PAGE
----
The

Heroides

are the third work in chronological order by Publius Ovidius Naso, coming after the

Amores

and the lost tragedy

Medea

. The grammarian Priscian (

Gramm. Lat

. 2.544 Keil) mentions the work as

Heroides

, which is perhaps the title given by the poet (or

Heroidum liber

). However, at

Ars

3.345 Ovid refers to this work using the term “Epistula: vel tibi composita cantetur Epistola voce” [“Or an Epistle tunefully recite”, trans. A.D. Melville]. Perhaps the full title used by Ovid was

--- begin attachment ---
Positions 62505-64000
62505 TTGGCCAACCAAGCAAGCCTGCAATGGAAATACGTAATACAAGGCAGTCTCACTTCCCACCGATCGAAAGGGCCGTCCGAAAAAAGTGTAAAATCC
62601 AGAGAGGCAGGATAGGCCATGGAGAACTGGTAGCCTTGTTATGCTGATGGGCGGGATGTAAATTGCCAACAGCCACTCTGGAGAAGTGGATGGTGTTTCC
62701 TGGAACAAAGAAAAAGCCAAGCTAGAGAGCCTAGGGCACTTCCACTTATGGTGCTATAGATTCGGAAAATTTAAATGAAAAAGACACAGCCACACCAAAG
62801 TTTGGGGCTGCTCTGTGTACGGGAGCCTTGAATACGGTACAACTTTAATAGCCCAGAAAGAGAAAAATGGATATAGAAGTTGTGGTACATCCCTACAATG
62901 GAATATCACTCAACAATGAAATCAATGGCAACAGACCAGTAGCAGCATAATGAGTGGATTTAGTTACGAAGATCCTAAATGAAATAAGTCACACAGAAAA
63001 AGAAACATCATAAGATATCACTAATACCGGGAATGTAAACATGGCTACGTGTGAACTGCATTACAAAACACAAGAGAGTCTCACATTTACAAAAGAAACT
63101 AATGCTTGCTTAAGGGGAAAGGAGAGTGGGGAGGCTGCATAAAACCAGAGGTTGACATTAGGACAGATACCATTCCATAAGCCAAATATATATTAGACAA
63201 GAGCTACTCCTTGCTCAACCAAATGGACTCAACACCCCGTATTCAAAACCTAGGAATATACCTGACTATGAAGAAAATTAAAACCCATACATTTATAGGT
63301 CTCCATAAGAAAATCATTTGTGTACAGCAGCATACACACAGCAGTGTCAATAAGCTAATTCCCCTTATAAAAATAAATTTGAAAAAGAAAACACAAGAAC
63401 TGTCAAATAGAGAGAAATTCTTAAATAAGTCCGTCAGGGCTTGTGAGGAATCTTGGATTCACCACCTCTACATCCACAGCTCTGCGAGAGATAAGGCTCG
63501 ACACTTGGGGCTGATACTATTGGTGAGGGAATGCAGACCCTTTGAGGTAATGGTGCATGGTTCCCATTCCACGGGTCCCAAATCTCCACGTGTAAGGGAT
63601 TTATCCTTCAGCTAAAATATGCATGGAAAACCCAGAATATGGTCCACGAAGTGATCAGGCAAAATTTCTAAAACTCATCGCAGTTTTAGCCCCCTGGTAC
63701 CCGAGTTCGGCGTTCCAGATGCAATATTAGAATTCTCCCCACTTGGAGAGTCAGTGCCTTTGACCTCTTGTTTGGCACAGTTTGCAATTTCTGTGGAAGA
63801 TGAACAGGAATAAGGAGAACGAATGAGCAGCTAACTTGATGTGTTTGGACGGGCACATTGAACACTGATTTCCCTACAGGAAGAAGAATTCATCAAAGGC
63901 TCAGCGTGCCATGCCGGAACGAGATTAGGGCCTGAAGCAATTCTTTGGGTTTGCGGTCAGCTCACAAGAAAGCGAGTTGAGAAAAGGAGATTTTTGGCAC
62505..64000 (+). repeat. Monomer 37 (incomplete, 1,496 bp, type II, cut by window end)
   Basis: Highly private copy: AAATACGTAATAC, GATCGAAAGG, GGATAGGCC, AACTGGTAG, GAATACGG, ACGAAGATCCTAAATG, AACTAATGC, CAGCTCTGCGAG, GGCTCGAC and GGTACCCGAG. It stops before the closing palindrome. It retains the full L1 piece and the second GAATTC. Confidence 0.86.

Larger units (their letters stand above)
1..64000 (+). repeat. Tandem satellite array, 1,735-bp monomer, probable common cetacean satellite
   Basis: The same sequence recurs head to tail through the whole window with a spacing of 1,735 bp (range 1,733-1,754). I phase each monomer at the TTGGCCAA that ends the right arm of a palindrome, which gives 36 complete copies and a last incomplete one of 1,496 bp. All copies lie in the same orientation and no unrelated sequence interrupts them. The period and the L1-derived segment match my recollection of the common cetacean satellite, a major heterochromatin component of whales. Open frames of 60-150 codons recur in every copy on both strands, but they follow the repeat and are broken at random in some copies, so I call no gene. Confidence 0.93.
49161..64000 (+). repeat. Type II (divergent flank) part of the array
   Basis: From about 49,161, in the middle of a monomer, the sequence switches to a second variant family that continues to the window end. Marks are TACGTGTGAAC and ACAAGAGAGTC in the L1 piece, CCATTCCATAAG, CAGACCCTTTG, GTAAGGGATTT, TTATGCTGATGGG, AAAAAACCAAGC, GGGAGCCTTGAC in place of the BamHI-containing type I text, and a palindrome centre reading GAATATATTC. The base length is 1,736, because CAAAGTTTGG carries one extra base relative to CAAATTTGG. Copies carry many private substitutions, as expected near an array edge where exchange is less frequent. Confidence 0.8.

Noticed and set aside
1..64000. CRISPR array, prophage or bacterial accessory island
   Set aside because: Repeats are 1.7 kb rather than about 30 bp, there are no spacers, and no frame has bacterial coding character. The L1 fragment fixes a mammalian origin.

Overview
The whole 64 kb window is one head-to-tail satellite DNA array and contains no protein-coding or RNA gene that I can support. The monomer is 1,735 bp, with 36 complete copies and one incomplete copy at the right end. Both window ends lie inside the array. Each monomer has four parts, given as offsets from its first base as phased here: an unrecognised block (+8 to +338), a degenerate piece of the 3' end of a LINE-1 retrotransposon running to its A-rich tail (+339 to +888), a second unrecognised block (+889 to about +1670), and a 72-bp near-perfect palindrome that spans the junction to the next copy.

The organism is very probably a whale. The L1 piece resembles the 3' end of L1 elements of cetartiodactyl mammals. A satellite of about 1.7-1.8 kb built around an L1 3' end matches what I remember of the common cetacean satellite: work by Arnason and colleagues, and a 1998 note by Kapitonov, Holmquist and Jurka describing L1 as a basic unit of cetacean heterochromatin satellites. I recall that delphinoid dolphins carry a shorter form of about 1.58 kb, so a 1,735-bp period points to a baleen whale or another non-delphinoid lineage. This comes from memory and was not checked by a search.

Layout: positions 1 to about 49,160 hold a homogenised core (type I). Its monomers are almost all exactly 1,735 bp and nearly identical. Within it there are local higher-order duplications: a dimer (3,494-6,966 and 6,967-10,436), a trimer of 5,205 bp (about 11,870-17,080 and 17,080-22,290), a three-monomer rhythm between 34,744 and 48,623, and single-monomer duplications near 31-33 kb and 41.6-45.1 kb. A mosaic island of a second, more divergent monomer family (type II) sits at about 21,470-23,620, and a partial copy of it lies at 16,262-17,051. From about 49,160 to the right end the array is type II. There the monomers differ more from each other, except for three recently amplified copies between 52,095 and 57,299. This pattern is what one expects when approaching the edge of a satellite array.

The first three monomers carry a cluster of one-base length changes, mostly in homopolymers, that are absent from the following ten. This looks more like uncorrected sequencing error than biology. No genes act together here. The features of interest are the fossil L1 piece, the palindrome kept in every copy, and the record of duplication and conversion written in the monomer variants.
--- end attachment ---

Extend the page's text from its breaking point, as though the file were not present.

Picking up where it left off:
Epistulae Heroidum

, a title which fully corresponds to the first part of the collection, comprising letters by women (see below), but not to the second, which comprises letters by men as well (see below).

The work is written in elegiac couplets and consists of two parts: the first part contains

2387 words

Citation: Michalopoulos, Andreas. "Heroïdes". The Literary Encyclopedia. First published 06 May 2009 [https://www.litencyc.com/php/sworks.php?rec=true&UID=4766, accessed 05 March 2024.]

4766 Heroïdes 3 Historical context notes are intended to give basic and preliminary information on a topic. In some cases they will be expanded into longer entries as the Literary Encyclopedia evolves.

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